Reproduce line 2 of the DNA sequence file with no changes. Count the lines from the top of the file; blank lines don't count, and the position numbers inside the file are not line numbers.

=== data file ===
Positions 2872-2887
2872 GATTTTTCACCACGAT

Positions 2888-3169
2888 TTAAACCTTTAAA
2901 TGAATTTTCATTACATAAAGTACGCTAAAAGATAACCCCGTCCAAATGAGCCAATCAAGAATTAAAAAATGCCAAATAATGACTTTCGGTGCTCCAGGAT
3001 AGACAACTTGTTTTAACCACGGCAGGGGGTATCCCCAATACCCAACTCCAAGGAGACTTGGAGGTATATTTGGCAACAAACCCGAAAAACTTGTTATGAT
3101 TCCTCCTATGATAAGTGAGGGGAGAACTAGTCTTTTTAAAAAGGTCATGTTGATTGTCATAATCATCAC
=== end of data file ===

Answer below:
2872 GATTTTTCACCACGAT